If we paid $110 dollars in monthly dues for 1998, why can’t we pay $110 dollars in 2015?

Why should we annually adjust our monthly dues?

Inflation! Inflation is defined as a sustained increase in the general level of prices for goods and services. It is measured as an annual percentage increase. As inflation rises, every dollar you own buys a smaller percentage of a good or service (Sited). In 1998, you budged $100 dollars a month for gasoline. In 1998, we paid on average a $1.25 for a gallon of gasoline. It’s now 2015 and the average cost for a gallon of gas has increased to $2.80. As you can see, our monthly budget of $100 dollars no longer enough.

When it comes to monthly dues, let’s say we were paying $110 dollars a month in 1998. It is now 2015, and that $110 dollars does not have the same buying power. It is no longer enough. So what amount would we need in 2015 to equal the buying power of the $110 dollars we had in 1998? The answer, 160.58!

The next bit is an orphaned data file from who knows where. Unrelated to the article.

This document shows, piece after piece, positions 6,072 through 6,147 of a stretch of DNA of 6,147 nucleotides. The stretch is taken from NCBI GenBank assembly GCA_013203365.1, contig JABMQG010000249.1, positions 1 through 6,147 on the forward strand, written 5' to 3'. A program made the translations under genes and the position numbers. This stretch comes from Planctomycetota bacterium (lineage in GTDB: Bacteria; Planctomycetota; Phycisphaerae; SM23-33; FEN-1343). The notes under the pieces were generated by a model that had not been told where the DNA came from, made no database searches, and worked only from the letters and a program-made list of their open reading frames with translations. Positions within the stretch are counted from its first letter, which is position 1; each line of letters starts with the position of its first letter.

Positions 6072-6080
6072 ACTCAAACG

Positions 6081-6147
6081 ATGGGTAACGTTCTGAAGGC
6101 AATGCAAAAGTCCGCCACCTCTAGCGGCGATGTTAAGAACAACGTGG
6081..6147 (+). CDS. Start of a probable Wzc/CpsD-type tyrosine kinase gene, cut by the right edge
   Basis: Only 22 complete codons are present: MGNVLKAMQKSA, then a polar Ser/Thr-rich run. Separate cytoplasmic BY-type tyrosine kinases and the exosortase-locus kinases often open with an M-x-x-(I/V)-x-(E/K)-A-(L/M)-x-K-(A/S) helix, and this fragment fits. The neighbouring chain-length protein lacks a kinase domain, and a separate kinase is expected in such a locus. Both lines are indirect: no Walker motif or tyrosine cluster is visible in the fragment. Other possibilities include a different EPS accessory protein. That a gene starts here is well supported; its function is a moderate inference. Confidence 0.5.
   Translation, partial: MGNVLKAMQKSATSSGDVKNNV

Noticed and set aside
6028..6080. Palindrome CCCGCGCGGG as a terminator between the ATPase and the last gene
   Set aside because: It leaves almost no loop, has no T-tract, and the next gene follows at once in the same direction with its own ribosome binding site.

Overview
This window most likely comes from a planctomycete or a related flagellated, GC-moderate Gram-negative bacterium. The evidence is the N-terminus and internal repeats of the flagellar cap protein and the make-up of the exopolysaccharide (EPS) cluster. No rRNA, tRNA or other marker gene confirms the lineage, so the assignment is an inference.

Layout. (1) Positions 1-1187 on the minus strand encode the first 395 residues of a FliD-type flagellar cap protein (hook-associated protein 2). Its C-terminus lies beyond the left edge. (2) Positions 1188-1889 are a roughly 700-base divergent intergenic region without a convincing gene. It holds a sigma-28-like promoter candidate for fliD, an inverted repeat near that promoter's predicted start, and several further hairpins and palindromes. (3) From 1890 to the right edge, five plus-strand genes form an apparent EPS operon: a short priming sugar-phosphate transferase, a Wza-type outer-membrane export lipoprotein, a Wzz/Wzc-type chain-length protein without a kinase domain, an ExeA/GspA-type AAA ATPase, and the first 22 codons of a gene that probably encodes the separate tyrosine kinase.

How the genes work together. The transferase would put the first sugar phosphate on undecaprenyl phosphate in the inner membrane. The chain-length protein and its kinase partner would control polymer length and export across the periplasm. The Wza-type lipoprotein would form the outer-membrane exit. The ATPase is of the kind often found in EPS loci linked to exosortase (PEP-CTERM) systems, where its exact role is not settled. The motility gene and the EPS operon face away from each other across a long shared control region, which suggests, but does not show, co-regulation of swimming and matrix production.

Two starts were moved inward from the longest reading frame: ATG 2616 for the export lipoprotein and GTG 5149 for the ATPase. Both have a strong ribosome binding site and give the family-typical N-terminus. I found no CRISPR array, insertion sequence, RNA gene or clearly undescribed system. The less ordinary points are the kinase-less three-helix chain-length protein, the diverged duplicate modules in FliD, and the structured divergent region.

Based on the U.S. Bureau of Labor Statistics, we would need $160.58 dollars to match the buying power of $110 dollars in 1998. The CPI inflation calculator uses the average Consumer Price Index. This data represents changes in prices of all goods and services purchased for consumption by urban households. This index value has been calculated every year since 1913. For the current year, the latest monthly index value is used. It’s fun. Here is an idea, type in your annual salary of a historical year and see if it has inflated or deflated based on the CPI. Check out the tool by clicking here.

People like to complain about prices going up, but they often ignore the fact that wages should be rising as well. The question shouldn’t be whether inflation is rising, but whether it’s rising at a quicker pace than your wages. Finally, inflation is a sign that an economy is growing. In some situations, little inflation (or even deflation) can be just as bad as high inflation. The lack of inflation may be an indication that the economy is weakening. As you can see, it’s not so easy to label inflation as either good or bad – it depends on the overall economy as well as your personal situation. (Sited)